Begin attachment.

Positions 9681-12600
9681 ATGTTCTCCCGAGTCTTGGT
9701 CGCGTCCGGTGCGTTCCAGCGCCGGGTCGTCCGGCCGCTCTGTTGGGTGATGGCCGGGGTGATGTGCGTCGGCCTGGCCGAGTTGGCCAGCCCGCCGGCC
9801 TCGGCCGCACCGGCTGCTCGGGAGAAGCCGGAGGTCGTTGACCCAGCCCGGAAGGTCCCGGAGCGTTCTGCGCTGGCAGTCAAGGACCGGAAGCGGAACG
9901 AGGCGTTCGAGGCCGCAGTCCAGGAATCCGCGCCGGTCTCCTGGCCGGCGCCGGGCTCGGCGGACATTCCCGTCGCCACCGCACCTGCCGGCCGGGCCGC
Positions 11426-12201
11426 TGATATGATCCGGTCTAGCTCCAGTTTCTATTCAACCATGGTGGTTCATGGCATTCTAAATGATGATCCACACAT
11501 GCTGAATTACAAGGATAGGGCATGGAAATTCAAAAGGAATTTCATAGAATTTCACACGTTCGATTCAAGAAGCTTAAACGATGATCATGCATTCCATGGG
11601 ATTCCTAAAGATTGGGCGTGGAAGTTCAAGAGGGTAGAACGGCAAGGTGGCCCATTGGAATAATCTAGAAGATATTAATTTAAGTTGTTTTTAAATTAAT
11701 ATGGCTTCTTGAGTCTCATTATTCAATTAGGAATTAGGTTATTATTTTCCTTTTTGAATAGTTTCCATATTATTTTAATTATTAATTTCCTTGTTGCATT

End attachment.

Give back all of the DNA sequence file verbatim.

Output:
Positions 9681-12600
9681 ATGTTCTCCCGAGTCTTGGT
9701 CGCGTCCGGTGCGTTCCAGCGCCGGGTCGTCCGGCCGCTCTGTTGGGTGATGGCCGGGGTGATGTGCGTCGGCCTGGCCGAGTTGGCCAGCCCGCCGGCC
9801 TCGGCCGCACCGGCTGCTCGGGAGAAGCCGGAGGTCGTTGACCCAGCCCGGAAGGTCCCGGAGCGTTCTGCGCTGGCAGTCAAGGACCGGAAGCGGAACG
9901 AGGCGTTCGAGGCCGCAGTCCAGGAATCCGCGCCGGTCTCCTGGCCGGCGCCGGGCTCGGCGGACATTCCCGTCGCCACCGCACCTGCCGGCCGGGCCGC
Positions 11426-12201
11426 TGATATGATCCGGTCTAGCTCCAGTTTCTATTCAACCATGGTGGTTCATGGCATTCTAAATGATGATCCACACAT
11501 GCTGAATTACAAGGATAGGGCATGGAAATTCAAAAGGAATTTCATAGAATTTCACACGTTCGATTCAAGAAGCTTAAACGATGATCATGCATTCCATGGG
11601 ATTCCTAAAGATTGGGCGTGGAAGTTCAAGAGGGTAGAACGGCAAGGTGGCCCATTGGAATAATCTAGAAGATATTAATTTAAGTTGTTTTTAAATTAAT
11701 ATGGCTTCTTGAGTCTCATTATTCAATTAGGAATTAGGTTATTATTTTCCTTTTTGAATAGTTTCCATATTATTTTAATTATTAATTTCCTTGTTGCATT